In epoch 3, we identified 3509 open cardiac operations in England in children under 1 year for the original study and 4741 such operations in children between 1 year and 15 years; we identified a further 5221 and 6385 operations, respectively, between April 1996 and March 2002. For epoch 3, 5.4% (190 cases) of open operations in children aged under 1 year were carried out in hospitals other than the 11 specialist centres. In epoch 6, this figure declined to 0.2% (five cases).
For children aged 1 to 15, Harefield had a significantly raised mortality in the original analysis (12%, 95% confidence interval 8% to 16%, P < 0.001) in epoch 3, but it has since merged with the Brompton Hospital and their results are combined for consistency over time. However, even their combined mortality remained significantly high (8%, 6% to 10%, P < 0.001) compared with all centres combined in epoch 3. For epoch 5 and 6, Harefield-Brompton were not significantly high. No other centre in epochs 3, 5, or 6 had a significantly raised mortality. The national mortality in this age group also decreased from 5% in epoch 3 to less than 2% in epoch 6.
shows mortality for open operations for children under 1 year in three epochs for the 11 specialist centres in descending order, by total volume of cases. It shows Bristol with a mortality of 29% (21% to 37%, P < 0.001) in epoch 3, but mortality falls to 5% (2% to 9%, P = 0.798) in epoch 5 and 3% (1% to 6%, P = 0.801) in epoch 6. Mortality for all centres combined declined from 12% in epoch 3 to 7% in epoch 5 and 4% in epoch 6. Oxford had a significantly higher mortality than the national average in all three epochs: 19% (12% to 27%, P = 0.010) in epoch 3, 14% (8% to 22%, P = 0.003) in epoch 5, 11% (5% to 18%, P = 0.001) in epoch 6. If Bristol is excluded from the first epoch, Oxford had the highest mortality for all three epochs. However, it too had a downward trend in mortality. The probability of at least one centre having a significantly high mortality in all three epochs by chance alone is less than 0.0002. The probability that Oxford had the highest mortality in epoch 3 was 3% (if Bristol is excluded it was 72%), 48% in epoch 5, and 79% in epoch 6 (see table A on bmj.com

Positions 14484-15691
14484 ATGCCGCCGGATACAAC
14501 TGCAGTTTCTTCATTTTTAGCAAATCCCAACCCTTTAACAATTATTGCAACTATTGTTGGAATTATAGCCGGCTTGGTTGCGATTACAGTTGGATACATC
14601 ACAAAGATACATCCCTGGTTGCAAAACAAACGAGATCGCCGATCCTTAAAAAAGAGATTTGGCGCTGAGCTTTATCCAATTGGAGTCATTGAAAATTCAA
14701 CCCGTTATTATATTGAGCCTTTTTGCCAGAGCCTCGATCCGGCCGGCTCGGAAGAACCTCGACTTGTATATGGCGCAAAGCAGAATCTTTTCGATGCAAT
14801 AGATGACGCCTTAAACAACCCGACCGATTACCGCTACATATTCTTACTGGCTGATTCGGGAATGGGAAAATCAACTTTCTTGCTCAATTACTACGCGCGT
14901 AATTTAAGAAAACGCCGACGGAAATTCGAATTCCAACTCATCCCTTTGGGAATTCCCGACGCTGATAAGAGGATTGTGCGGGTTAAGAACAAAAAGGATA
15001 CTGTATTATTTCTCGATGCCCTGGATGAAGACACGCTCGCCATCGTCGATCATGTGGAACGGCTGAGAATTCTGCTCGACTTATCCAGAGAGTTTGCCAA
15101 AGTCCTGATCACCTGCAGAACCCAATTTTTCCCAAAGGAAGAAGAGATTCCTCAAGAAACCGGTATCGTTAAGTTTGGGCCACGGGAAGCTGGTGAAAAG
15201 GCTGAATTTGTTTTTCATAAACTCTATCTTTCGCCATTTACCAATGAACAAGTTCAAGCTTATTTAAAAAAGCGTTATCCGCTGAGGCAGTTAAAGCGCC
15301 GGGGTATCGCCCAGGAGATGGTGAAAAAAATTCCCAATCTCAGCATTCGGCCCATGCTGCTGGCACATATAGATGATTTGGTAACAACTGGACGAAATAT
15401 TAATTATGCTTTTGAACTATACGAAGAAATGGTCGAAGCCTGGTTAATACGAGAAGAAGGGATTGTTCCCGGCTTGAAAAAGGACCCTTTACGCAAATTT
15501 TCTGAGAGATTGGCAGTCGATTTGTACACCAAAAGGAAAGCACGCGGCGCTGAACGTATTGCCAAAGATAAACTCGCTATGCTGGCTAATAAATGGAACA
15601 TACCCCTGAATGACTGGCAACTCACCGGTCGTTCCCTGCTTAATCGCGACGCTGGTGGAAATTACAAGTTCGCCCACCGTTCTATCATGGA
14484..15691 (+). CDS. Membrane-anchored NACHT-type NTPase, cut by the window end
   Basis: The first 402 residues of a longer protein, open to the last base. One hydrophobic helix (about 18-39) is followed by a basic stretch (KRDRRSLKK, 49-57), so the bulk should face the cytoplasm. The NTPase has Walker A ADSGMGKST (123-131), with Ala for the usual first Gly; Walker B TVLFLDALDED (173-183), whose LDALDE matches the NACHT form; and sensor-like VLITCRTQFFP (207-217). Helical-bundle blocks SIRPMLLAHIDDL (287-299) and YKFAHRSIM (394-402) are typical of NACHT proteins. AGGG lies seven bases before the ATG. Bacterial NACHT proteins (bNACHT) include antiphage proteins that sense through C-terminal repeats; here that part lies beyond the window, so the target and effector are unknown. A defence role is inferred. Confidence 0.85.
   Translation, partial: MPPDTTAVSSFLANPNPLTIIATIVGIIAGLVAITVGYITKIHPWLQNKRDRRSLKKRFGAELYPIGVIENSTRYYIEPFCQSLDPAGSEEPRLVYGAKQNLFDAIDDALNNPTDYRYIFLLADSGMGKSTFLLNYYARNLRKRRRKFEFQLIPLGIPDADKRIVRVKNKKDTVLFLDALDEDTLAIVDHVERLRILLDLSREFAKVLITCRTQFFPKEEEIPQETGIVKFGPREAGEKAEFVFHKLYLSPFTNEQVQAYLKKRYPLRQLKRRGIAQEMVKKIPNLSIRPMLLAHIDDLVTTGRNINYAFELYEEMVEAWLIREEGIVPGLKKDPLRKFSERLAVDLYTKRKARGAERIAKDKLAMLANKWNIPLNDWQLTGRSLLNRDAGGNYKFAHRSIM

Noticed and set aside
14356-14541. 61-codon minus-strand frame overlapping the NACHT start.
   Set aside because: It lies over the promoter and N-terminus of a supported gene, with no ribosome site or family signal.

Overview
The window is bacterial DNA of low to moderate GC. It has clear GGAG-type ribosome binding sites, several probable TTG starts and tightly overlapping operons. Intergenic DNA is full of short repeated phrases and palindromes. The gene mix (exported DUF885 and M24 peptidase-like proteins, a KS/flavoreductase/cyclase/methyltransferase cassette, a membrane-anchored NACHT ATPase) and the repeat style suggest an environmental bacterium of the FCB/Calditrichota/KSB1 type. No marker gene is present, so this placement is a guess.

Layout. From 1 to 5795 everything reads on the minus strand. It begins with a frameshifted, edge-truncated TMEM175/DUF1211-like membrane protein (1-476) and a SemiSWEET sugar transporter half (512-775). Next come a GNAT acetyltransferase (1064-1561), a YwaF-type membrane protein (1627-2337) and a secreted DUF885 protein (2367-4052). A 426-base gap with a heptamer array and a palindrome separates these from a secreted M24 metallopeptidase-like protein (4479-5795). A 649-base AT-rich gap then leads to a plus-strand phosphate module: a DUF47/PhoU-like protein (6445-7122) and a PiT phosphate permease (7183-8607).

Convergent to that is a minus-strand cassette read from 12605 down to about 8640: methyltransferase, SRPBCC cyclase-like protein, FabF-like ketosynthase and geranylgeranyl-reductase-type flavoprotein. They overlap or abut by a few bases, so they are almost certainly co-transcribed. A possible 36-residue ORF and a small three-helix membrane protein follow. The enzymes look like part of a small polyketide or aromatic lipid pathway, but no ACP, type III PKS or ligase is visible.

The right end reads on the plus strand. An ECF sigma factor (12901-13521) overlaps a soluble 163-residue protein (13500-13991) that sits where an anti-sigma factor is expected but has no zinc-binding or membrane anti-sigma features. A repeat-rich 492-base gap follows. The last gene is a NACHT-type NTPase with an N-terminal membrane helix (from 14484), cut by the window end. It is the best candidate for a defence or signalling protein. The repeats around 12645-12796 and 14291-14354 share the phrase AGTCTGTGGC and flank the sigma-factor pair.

Mortality from open procedures in children aged under 1 year for 11 centres in three epochs; data derived from hospital episode statistics. Centres are listed by descending volumes of cases
Adjustment for procedure by using the 11 open procedure groups made little difference to the pattern of mortality. Oxford remained as the only centre with a significantly high mortality over all three epochs examined, with an odds ratio of 1.75 (1.16 to 2.62, P = 0.007) in epoch 3, 2.11 (1.13 to 3.95, P = 0.019) in epoch 5, and 4.14 (2.12 to 8.09, p < 0.001) in epoch 6, compared with the overall mean of the centres combined (see table B on bmj.com
). The only other centres that had a significantly high odds ratio after adjustment for procedure were Harefield-Brompton (odds ratio 2.04, 95 confidence interval 1.14 to 3.65, P = 0.016) in epoch 5 and Leicester (3.24, 1.88 to 3.95, P < 0.001) also in epoch 5 (see figure A on bmj.com